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4 Things That Happen as Your Dog Ages

As our canine companions reach their later years, their bodies and patterns of behavior begin to change. For example, dogs that used to effortlessly sprint around the house during play sessions may slow down due to the adverse effects of aging, including fatigue, vision problems or joint damage. In order to provide optimal care and support for your canine, it’s imperative to understand and prepare for these potential changes. At Wapiti Labs, our passion is protecting and maintaining the health and happiness of your pets throughout each and every stage of life. Today we’ll be filling you in on four important changes that can occur as your dog ages.

1. Decreased Mobility and Activity Levels

Years upon years of exercise and play put an incredible amount of strain on your dog’s joints. As a result, many geriatric canines will avoid strenuous exercise or activities due to achiness or joint pain. In fact, it’s not uncommon for older dogs to develop osteoarthritis, a degenerative condition that’s caused by the deterioration of joint cartilage. This disease can affect any joint in your pet’s body, causing a decrease in their level of activity and occasional lameness. Stiff or damaged joints can also make it challenging for dogs to jump or climb up stairs.
If your dog shows signs of discomfort or pain when running, jumping or walking up steps, be sure to set up an appointment with a local veterinarian as soon as possible. These animal experts can give you all of the tools and counsel you need to address your pet’s mobility issues. Moreover, Wapiti Labs offers a special formula that’s specifically designed to support joint flexibility and mobility for dogs in the second stages of life. Our Senior Mobility Supplement supports and maintains joint mobility, normal endurance and long-term health, making it an invaluable tool for geriatric dogs.

2. Dental Problems

Dogs have extremely hardy teeth, but they aren’t completely resistant to wear and tear, particularly when they belong to canines that have been chomping down on toys and treats for many years. Within three years of age, the majority of dogs begin to exhibit some evidence of periodontal disease, a dangerous condition that can subject canines to a wide variety of health problems. This disease is caused by the buildup and hardening of plaque on your dog’s teeth, and its likelihood of affecting your dog increases the longer they go without professional teeth cleanings. Regrettably, periodontal disease is very difficult to spot in its early stages, and most pet owners don’t realize that their animal has it until they begin to experience its harmful symptoms.
The best way to mitigate dental issues in your geriatric pet is by arranging regular teeth cleanings with your veterinarian. You can also work with these pet professionals or do some research online to figure out the best ways to brush your dog’s teeth at home. Even if you personally clean your pet’s teeth every day, bear in mind that they should still receive a professional cleaning at least a few times a year to catch and address any dental problems before they become serious.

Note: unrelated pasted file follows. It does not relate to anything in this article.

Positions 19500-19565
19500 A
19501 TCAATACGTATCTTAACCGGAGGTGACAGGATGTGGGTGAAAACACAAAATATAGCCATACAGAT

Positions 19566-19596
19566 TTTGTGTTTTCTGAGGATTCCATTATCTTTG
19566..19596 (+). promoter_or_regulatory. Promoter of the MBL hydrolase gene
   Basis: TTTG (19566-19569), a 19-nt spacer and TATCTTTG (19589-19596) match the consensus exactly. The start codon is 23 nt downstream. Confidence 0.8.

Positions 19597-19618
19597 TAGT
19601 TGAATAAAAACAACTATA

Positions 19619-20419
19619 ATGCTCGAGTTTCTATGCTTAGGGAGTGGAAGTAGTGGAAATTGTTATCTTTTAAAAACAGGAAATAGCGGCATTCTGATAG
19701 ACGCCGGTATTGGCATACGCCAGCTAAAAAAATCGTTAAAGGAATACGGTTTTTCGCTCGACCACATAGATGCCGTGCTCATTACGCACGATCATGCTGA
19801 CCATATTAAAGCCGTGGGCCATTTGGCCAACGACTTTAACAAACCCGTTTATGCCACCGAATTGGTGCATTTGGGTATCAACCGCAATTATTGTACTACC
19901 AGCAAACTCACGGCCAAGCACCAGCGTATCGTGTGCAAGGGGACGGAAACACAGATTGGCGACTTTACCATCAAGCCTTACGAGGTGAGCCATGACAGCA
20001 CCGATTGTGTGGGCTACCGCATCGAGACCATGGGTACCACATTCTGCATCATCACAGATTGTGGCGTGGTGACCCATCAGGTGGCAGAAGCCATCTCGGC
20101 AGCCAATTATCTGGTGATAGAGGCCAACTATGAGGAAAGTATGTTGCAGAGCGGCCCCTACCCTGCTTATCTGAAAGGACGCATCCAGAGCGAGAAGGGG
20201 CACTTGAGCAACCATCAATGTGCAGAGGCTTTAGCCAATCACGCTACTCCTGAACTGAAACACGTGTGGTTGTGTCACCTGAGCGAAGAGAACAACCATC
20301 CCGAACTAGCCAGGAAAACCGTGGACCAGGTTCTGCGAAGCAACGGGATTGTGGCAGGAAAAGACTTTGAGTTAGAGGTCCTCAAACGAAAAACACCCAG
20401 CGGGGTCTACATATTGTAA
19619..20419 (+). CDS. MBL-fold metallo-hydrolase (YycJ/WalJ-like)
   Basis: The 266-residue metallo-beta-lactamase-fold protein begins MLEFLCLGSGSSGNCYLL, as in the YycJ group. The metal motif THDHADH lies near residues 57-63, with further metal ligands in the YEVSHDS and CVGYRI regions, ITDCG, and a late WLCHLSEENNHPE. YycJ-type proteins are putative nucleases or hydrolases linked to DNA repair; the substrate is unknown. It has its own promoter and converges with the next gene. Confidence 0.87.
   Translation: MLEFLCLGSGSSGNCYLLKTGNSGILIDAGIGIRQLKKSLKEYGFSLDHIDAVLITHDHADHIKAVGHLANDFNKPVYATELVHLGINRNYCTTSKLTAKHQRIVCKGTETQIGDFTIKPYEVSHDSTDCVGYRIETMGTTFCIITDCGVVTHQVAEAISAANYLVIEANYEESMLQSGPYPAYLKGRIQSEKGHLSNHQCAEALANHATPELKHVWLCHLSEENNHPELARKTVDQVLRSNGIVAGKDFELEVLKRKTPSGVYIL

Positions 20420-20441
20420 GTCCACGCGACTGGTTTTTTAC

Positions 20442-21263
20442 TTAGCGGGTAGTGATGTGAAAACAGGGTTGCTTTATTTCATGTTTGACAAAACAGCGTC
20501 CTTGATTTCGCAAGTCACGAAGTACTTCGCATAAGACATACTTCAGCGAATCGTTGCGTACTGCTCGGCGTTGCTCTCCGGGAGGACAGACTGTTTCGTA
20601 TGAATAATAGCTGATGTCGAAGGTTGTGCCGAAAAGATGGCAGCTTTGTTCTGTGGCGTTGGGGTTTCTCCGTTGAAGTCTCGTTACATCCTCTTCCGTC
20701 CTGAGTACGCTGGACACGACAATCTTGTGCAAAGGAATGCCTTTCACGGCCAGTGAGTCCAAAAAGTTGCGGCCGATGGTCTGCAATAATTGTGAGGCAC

Note: You can also use high-quality dog chews to clean your dog’s teeth! For example, our Elk Antler Chews contain marrow, a substance that acts as a natural toothbrush for dogs.

3. Decreased Ability to Resist Diseases

As canines age, their immune systems stop working as effectively as they used to, potentially exposing them to a variety of dangerous germs and illnesses. Consequently, older dogs are more likely to develop infectious diseases, and these afflictions have a more powerful and dangerous effect on their bodies. This degeneration of your dog’s natural defenses is perfectly natural and normal, but it does require you to take additional steps to protect them from becoming sick.
First and foremost, be sure to contact your veterinarian to ensure that your dog is up to date on all of the latest vaccinations that they need. You may also consider setting your dog up with a supplement regimen to keep their system in peak condition. Just be sure to consult with your veterinarian before starting your canine on any new supplements or medication.

4. Constipation

According to Dr. Karen Becker, a proactive and integrative wellness veterinarian, decreased activity levels and poor muscle tone in the GI tracts of older dogs make them more likely to experience constipation issues. Fortunately, setting your canine up with a healthy diet and ample amounts of clean water can mitigate this condition, but some animals require more support than others.
If your geriatric dog begins to experience constipation issues at any age, don’t hesitate to take them in for a checkup. Your veterinarian can provide your dog with a supplement regimen that contains special digestive enzymes and probiotics. Furthermore, Wapiti Labs offers a unique herbal pet supplement that soothes and protects the GI tract.

Support Your Dog with High-Quality Pet Supplements

If you’re interested in learning more about our natural pet supplements or want more advice on how to care for your canine, then be sure to call or contact us today!

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